Our fathers, our father’s fathers, and now us. It’s a tradition. From that one day when you came home before your parents, decided to get the mail, you were forever changed by what you saw.

That was the last February you ever walked home. For one glorious day every February, you were the fastest man alive, beating your dad to the mailbox.

Thank you, sports Illustrated.

Resolution #2

I finally got around to uploading my entire writing portfolio pertaining all things journalistic during my growing career at The Sentinel. Indeed, it got me thinking about how I’ve grown as a writer – or shrunk.

In the beginning, I actually worked my butt off to sound as eloquent as possible, sometimes too eloquent. If the dictionary is a ray of shining light to those who love crossword puzzles, then a thesaurus was my Bible. Even back in high school, I tried too hard (See next post, above).

Yet nowadays, I’m so obsessed with designing the newspaper that I put off my own articles to the very last minute and bust out a sub-par story that even I can’t bear to read. True, I hold myself to a much higher standard than any normal person would – or should! – but I feel that when the new semester begins I will spend as much time working on my writing as I do obsessing over design.

My goal as a writer when I returned to The Sentinel last term was to write more than I did during my first stint. I seemingly attained that goal, as when I calculated how each staff member contributed to the paper, I actually wrote more articles than anybody else!

Apparently, I reached my goal: Write as much as possible. Consequently, however, I spent more time worrying about quantity that I forgot to work on quality.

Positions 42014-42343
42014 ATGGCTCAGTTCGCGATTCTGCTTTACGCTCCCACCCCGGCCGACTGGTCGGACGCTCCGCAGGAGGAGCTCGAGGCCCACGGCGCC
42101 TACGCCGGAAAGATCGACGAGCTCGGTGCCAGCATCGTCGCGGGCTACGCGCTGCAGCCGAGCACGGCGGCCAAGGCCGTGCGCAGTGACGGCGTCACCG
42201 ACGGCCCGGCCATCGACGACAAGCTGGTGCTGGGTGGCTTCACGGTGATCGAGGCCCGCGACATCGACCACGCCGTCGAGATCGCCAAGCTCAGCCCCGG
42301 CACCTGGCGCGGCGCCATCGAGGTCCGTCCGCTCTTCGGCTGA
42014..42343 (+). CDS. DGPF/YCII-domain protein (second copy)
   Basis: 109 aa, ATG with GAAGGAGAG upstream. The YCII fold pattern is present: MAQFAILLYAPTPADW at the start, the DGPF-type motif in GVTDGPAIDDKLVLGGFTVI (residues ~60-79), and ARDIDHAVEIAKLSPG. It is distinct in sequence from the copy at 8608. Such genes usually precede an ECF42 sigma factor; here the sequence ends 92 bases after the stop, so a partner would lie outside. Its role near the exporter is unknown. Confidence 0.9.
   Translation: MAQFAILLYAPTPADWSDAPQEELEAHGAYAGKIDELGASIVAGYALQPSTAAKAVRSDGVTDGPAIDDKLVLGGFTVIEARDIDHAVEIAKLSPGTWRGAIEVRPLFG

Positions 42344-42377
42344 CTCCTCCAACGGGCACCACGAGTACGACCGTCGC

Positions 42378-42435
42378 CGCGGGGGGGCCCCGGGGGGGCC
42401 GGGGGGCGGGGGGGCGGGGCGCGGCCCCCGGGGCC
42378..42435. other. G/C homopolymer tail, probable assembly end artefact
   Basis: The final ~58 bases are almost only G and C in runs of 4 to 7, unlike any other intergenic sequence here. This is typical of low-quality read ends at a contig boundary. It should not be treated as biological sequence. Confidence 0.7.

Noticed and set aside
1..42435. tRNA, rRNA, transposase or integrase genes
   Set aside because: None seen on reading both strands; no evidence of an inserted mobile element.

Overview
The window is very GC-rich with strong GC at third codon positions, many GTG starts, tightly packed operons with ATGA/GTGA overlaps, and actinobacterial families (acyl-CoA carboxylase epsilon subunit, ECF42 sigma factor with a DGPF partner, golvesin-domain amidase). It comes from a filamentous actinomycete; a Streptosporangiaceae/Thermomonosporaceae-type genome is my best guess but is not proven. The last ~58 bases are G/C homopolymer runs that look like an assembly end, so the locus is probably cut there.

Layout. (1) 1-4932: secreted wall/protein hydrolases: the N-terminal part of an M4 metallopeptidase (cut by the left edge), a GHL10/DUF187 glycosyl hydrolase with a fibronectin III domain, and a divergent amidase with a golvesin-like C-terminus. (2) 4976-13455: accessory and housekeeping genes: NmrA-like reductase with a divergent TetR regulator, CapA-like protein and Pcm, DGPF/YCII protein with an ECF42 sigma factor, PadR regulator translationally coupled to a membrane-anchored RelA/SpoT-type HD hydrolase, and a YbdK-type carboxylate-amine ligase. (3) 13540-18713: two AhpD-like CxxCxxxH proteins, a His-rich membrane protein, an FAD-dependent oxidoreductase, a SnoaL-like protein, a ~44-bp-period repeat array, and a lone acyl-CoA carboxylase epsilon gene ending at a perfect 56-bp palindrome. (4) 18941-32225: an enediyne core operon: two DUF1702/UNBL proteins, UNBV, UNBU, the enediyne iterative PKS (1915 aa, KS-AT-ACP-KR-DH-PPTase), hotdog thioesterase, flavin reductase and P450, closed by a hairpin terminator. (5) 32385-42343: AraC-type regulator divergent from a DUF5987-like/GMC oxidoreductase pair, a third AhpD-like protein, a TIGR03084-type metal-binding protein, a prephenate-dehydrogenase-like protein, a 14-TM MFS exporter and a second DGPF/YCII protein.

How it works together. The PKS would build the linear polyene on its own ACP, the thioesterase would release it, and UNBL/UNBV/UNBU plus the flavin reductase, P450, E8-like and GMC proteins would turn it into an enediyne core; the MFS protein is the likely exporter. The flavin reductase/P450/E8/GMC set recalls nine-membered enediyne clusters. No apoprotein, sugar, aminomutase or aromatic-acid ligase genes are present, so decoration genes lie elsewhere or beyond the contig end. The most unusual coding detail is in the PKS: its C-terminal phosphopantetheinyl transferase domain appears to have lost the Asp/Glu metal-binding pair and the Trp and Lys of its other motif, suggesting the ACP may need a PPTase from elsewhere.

Thus, my second resolution this year (next to being more consistent), will be quality over quantity. I would much rather pen seven or so excellent articles than 15 mediocre stories.

Friday, January 2, 2009

New Year’s Resolution: Consistency

Never in my life have I been one to follow a routine. Whether chalking up 8 hours of sleep on a regular basis or driving the same way to school or work, unbeknownst to be until just now I subconsciously seem to keep myself guessing. I never go to bed the same hour as the evening prior, and always wake up at different times the following morn – not to mention, more often than not I take different roads to school just to find a quicker route.

Even with my journalistic endeavors: I am adamant about certain design elements one day (even going as far as to vehemently convince those around me I am correct), then suddenly change my mind the next only to redesign the newspaper in my mind following each publication.

I rearrange my living room after nine months only to want a new arrangement a week later; obsess about the cleanliness of my kitchen for a month, then let dishes pile for a week; “beer before liquor, never been sicker:” those two get more interchanged than I care to admit.

There is not one steadfast element in my life I take serious enough to maintain a definite level of consistency. Even with this blog, which I fail to sustain as much as I wish. Stephen King once said the only way to become the best writer you can is to write every single day. That was my goal from day one: write every single day.

Well, as those around me make resolutions concerning their weight or smoking habits, I will yearn to maintain a minor level of consistency throughout certain aspects of my life – starting first with this blog.

Maybe I’ll follow that up with sticking to one route toward school. But as for the sleep thing, I certainly predict I will never be able to follow any pattern.

Baby steps. Baby steps.